With the recent style change that gives consistency to the look of app and desktop ads, it’s more important than ever that ads stand out to quickly represent what they are for. The grabbing headline, clear call to action, and quick pitch ad text summary as important as ever before, but the user has to stop at your ad first to get into all that, and a picture says a 1000 calls to action.

So when running a campaign, it’s not only important to test images and put the winners up front, but also to optimize the images themselves.

One winning image can be 5 winning images if we look at what makes that particular creative stand out. As a test, we ran a campaign with a series of varied images, and found one to be a clear winner. It showcases a policeman giving a young motorcycle rider a ticket. The spin on the creative is that the cop is actually giving the young man $100 for safe driving, a “positive prank” presented by the Prank it FWD Facebook page.

This page is well liked and quite viral due to its positive messages. However, other traditionally happy images we tried were simply not performing. Typically we would create various versions of this ad with different headlines, etc., in order to optimize. We did that with success, but what we found most engaging to users was optimizing the image itself.

We created several iterations of the same image, flipping it horizontally, altering contrast, and ultimately isolating and saturating the most prominent features and colors. The two images below ran head to head; the top was the original, which was the best performer at the original launch. We reiterated 3 versions of that image, and with the second image we saw a 30% drop in the cost per website click we were driving at.

original vs optimized

As you can see, the image was zoomed, the colors were saturated, and the image was horizontally flipped. As we continued to iterate with different texts and headlines, we saw decreasing CPC.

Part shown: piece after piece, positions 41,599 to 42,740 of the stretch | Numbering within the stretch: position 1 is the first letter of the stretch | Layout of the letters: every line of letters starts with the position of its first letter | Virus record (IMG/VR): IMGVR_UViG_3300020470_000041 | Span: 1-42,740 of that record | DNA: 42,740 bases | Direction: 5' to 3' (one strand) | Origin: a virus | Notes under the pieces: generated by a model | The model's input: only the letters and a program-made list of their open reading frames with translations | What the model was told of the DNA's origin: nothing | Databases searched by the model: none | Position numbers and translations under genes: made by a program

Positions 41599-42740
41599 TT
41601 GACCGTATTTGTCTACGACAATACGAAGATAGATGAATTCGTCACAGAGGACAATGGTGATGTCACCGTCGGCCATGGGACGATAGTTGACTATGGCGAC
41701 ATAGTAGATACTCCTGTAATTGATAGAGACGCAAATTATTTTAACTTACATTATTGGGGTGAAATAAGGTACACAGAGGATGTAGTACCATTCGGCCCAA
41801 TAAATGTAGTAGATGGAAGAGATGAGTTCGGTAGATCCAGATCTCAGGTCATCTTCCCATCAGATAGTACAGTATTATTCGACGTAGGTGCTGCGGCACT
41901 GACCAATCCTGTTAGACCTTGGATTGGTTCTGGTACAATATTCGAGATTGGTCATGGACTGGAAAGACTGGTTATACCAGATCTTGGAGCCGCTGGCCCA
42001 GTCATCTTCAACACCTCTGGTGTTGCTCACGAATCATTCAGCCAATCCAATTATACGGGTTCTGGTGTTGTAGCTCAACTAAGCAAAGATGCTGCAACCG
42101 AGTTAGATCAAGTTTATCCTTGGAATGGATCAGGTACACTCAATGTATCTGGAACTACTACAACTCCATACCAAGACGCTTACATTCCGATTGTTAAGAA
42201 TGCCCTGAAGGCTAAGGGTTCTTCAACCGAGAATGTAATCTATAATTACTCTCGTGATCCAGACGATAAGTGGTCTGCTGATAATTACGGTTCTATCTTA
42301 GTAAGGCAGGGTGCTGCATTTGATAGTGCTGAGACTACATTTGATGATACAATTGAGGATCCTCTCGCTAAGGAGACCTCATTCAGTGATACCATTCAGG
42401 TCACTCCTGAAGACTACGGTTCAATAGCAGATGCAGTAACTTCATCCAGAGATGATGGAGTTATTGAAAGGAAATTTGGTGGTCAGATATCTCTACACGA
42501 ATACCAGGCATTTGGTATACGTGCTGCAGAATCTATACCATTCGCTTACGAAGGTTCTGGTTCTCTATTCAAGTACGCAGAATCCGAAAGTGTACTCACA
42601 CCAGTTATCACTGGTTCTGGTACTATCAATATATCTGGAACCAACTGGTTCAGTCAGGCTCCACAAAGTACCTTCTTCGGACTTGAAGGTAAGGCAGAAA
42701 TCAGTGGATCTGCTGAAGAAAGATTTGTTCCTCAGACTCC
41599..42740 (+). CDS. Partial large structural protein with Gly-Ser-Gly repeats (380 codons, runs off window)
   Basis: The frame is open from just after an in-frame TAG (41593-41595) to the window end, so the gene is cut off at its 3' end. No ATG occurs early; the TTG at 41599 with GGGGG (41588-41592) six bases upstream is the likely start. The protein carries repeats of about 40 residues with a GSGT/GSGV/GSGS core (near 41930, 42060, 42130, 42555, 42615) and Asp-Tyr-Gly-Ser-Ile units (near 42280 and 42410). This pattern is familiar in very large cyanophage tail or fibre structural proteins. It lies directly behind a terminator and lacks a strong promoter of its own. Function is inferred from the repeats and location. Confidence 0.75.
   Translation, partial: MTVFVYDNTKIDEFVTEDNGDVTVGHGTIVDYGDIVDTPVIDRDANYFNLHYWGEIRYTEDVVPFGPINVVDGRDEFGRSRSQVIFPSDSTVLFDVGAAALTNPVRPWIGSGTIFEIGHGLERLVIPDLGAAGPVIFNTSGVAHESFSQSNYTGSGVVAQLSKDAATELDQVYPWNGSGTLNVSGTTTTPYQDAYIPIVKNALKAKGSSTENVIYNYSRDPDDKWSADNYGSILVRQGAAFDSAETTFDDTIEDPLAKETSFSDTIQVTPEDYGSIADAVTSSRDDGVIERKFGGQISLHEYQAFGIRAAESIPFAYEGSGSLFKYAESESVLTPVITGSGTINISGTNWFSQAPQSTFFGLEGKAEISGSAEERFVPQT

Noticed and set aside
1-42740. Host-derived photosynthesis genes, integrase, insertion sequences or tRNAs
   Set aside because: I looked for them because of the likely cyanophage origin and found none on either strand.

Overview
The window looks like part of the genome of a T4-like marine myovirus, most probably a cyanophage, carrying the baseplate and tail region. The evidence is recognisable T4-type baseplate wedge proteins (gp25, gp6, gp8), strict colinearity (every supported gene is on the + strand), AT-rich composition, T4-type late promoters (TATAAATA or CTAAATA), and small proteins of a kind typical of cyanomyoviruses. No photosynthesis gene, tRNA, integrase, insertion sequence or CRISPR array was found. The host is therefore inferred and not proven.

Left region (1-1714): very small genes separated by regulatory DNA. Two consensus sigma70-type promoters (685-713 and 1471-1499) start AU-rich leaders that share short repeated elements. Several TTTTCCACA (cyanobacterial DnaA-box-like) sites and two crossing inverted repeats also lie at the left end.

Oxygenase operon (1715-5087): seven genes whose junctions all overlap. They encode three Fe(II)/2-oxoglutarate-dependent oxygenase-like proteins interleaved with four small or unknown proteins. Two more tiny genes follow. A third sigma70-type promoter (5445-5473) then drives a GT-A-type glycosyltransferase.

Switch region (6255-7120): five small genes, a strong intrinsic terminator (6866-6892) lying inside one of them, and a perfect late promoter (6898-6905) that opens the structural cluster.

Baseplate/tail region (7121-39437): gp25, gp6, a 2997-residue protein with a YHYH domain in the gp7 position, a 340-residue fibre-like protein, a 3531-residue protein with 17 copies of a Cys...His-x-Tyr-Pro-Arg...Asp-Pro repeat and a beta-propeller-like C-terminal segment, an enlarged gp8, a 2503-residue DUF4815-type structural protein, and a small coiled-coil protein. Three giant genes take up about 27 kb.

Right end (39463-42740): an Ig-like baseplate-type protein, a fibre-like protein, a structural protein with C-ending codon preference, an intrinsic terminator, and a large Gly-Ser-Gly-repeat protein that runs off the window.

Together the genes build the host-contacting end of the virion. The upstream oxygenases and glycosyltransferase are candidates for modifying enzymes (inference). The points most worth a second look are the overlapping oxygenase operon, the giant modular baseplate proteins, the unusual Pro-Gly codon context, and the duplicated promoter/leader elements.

Facebook continues to improve the ad experience with changing ad formats, image size adjustments, and social context buttons. But in the end, it’s about grabbing the user’s attention, and just plugging in slight variations to existing ads is not always enough. The creative is the ultimate billboard, and when you have one working, I recommend continuing to optimize that, or those images themselves.

Do you reiterate and optimize winning images? We’d love to know what strategies you’ve seen that work!

2 Comments

  1. Jake M September 23rd, 2014

    Interesting article. I run ads on Facebook as a full time job and am always optimising images, but I must admit usually I tend to change the actual images themselves or add/remove elements. I’ve never testing flipping the image or adjusting the contrast/saturation. Something I will give a go for sure.
    In the above example I’d be interested to know if the flipped image performing better was down to our western brans automatically reading left to right, therefore when the policeman’s arm is extended in that direction it is easier to follow/recognise the image?

  2. Bill September 23rd, 2014

    Exactly, flipping the image helped due to the left – right viewing pattern.

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Bill Cleere
Bill Cleere is a Customer Success Specialist at BigEngage.com; he specializes in Customer Lifecycle managing. You can find his blog here.